At a State Department briefing on Tuesday, Secretary of State Rex Tillerson acknowledged that he and President Donald Trump have “differences of views on things like JCPOA and how we should use it.” JCPOA stands for Joint Comprehensive Plan of Action, better known as the Iran nuclear deal.
Tillerson was responding to a question about whether he personally favored retaining the nuclear deal, which President Trump has vociferously attacked and is reportedly seeking to scuttle when it comes up for re-certification in 90 days – a plan in which a State Department he reportedly no longer completely trusts has been sidelined.
Tillerson replied that he agrees the JCPOA is an “agreement that should serve America’s interests first and foremost.”
“If it doesn’t serve that interest, then why would we maintain it?” he asked.
Tillerson added that the agreement calls upon Iran to not only discontinue its nuclear weapons and ballistic missile programs but also to become a “good neighbor,” a goal he conceded Iran has fallen well short of meeting. Along with Iran’s continuing pursuit of ballistic missile technology, he cited this as evidence that “the spirit of the agreement has been violated.”
“Now, how do we want to translate that into what does that mean if we say the spirit of the agreement’s been violated? Do we want to tear it up and walk away? Do we want to make the point to Iran that we expect you to get back in line with the spirit of the agreement and we’re going to stay here and hold you accountable to it?” Tillerson asked.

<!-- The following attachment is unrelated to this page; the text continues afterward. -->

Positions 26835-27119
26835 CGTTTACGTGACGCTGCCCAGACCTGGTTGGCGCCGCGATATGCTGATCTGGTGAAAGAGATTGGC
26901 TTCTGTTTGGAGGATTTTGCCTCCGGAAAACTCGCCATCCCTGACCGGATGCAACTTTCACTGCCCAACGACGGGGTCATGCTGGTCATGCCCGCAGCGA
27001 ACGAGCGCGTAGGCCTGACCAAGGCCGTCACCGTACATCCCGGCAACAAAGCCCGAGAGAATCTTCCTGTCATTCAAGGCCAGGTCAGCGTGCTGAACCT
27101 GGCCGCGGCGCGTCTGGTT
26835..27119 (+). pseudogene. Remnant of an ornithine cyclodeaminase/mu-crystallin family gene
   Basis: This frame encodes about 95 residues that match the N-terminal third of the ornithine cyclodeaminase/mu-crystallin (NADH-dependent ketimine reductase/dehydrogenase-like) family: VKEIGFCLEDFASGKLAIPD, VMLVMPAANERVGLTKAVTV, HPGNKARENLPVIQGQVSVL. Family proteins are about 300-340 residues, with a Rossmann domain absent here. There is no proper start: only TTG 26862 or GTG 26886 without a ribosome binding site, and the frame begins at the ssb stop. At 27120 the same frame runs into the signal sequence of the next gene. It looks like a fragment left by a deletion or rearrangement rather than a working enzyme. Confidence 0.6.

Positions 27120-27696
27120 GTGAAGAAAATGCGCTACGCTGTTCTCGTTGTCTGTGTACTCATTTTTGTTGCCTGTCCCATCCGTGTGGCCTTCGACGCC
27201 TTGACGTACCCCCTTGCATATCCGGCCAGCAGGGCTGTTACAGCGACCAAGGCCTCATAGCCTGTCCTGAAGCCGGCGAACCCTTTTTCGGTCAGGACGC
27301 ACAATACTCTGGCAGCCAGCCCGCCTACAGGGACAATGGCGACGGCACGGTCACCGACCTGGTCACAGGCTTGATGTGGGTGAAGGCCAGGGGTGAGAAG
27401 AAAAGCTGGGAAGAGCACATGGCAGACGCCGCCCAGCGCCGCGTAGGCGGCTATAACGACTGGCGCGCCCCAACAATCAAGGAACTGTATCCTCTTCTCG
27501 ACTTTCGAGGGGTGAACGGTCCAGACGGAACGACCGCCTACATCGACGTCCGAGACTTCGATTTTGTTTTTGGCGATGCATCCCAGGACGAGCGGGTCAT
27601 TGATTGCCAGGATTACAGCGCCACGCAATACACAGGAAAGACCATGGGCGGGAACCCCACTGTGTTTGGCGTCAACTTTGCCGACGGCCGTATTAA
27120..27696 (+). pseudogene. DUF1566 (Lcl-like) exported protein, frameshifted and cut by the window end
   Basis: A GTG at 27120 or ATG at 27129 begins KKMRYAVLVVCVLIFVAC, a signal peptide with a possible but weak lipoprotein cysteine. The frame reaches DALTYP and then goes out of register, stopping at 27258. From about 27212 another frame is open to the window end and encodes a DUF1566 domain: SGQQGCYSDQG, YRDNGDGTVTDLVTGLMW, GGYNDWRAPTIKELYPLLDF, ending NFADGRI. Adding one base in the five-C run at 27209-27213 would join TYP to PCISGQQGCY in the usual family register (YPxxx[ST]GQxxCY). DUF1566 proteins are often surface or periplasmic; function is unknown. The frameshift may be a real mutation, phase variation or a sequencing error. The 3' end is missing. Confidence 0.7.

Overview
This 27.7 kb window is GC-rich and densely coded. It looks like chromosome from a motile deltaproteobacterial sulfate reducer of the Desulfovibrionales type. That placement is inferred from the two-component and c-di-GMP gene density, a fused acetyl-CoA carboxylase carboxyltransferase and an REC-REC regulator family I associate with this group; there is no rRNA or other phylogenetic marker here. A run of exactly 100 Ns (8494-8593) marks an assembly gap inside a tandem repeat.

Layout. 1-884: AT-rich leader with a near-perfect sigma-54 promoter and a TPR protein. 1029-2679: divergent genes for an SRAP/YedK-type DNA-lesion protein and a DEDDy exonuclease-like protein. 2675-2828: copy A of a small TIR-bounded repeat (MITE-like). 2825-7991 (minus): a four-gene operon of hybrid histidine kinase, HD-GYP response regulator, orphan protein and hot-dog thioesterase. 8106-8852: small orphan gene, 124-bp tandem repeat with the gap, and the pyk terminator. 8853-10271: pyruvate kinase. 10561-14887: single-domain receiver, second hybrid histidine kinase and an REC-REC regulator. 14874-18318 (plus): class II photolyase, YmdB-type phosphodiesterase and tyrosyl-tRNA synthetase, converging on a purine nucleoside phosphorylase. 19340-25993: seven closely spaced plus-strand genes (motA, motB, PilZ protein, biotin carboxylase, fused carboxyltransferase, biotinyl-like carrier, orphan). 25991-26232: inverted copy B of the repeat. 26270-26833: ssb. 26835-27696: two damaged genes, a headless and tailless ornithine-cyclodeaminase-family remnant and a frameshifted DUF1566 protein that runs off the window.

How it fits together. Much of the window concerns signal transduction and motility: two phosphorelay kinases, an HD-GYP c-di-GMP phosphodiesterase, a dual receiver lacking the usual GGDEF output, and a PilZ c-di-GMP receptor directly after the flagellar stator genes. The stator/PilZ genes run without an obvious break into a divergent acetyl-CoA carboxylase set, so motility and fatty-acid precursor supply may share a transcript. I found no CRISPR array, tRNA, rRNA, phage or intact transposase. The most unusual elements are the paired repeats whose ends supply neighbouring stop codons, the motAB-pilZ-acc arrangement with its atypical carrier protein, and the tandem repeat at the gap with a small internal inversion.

Although he seemed to largely agree with the president’s diagnosis of the JCPOA’s failure, Tillerson answered these questions by saying he urged President Trump to seek “alternative means” to “use the agreement to advance our policies and the relationship with Iran.” He did not elaborate on what those alternative means might be.
“Now, with respect to my relationship with the President, it’s good,” Tillerson said.
“The President has repeatedly expressed his confidence in me. We have a good relationship. I talk to him just about every day. I see him several times a week. He calls me late at night on the weekends when something comes into his head and he wants to talk. He may call me at any moment at any time, but it is a very open relationship, and it’s one in which I feel quite comfortable telling him my views,” he said.
“He and I have differences of views on things like JCPOA and how we should use it,” he continued. “I think if we’re not having those differences, I’m not sure I’m serving him.”
On Tuesday, Iran announced it has lodged a complaint with the oversight commission accusing the United States of violating the JCPOA with new Treasury sanctions against Iranian firms for their role in Tehran’s ballistic missile program and new sanctions from the U.S. Congress for Iran’s human rights abuses and support of terrorism.